The Art of the Warm Up

Professional athletes of any sport don’t just throw themselves out of bed and right into training, and neither should you or your horse. Riding is serious business—and so is your warm up! Not only are you giving your bodies the opportunity to limber up before a ride, you’re also giving yourselves time to prepare mentally. This is also more time that you get to enjoy and spend with your horse, although you can make it as productive as you want it to be.

During the warm up, you should be doing more than just walking. Take this time to evaluate yourself and your horse. Ask yourself some of these questions (and more) while doing your warm up:

-How does your body feel?

-Are you happy/sad/angry/content/etc.?

-How does your horse feel? Are they sound?

-How is your horse behaving?

-Do you feel in-sync?

-What do you need to work on today?

-What do you feel will go well today?

Although it can be tempting to treat the warm up as a couple of easy walking laps, it should be treated as a part of training. Instead of having your horse walk along the rail lazily, make it interesting! There are a lot of things you can do to spice up your warm up:

-Do circles in different places around the arena in varying sizes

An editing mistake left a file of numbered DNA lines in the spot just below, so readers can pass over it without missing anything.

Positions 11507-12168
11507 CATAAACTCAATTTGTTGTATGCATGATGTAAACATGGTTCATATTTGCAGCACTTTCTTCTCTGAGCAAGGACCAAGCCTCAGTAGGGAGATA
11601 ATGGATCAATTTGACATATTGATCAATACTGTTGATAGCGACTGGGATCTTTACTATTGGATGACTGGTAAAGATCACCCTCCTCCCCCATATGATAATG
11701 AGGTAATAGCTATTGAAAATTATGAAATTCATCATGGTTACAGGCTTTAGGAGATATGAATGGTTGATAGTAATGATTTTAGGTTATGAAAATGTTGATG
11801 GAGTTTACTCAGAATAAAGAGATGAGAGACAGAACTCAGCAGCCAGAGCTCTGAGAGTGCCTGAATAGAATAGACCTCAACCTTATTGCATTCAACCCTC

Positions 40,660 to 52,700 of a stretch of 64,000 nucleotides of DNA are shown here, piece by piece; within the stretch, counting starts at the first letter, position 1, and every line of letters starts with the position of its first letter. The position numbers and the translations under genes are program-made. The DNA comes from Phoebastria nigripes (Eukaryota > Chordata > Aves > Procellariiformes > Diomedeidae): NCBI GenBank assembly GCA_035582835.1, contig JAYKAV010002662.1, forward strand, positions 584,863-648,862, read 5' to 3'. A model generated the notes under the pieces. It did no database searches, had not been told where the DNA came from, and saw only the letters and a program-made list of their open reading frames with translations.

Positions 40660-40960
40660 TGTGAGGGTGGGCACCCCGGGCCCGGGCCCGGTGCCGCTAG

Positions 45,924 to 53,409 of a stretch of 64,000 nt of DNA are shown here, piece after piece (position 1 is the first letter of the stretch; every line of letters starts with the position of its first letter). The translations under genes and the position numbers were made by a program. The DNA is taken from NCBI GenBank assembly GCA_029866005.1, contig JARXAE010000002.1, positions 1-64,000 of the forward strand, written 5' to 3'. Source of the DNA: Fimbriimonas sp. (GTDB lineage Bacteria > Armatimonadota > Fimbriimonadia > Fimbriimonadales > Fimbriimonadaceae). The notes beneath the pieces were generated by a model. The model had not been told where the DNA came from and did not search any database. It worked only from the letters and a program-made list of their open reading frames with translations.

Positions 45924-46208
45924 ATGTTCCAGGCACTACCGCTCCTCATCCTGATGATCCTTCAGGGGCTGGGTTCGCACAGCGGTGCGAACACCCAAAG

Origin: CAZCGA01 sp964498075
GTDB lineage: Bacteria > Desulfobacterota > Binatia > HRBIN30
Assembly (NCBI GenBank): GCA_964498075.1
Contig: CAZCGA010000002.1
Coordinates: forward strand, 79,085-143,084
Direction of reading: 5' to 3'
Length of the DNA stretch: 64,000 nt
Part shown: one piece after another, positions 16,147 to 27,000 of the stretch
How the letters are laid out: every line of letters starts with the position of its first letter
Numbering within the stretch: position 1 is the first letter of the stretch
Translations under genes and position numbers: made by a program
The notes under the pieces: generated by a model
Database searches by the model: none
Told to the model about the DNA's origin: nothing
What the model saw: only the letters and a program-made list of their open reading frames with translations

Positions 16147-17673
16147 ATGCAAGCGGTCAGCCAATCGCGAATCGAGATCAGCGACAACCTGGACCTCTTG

-Start with a large serpentine pattern and make the turns tighter each time

-Use walking poles

These will encourage your horse to be more sensitive to your aids and help them focus for the workout ahead. It will also give you a good chance to work on some very basic riding principles, which will end up benefitting both of you later on in the ride when things get more advanced. As you evaluate what you and your horse need to work on, you can alter your warm up to address those things in fun and creative ways.

Every horse and rider combination will have different goals for their warm up, so evaluate your strengths and weaknesses and talk to your trainer to develop a plan. Changing your warm up routine to better utilize your time in the saddle can be a game-changer, especially for those who aren’t able to ride as often or for as long. Take your warm up (and your riding) seriously, but remember to enjoy yourself! Riding should be fun, even if it’s hard.

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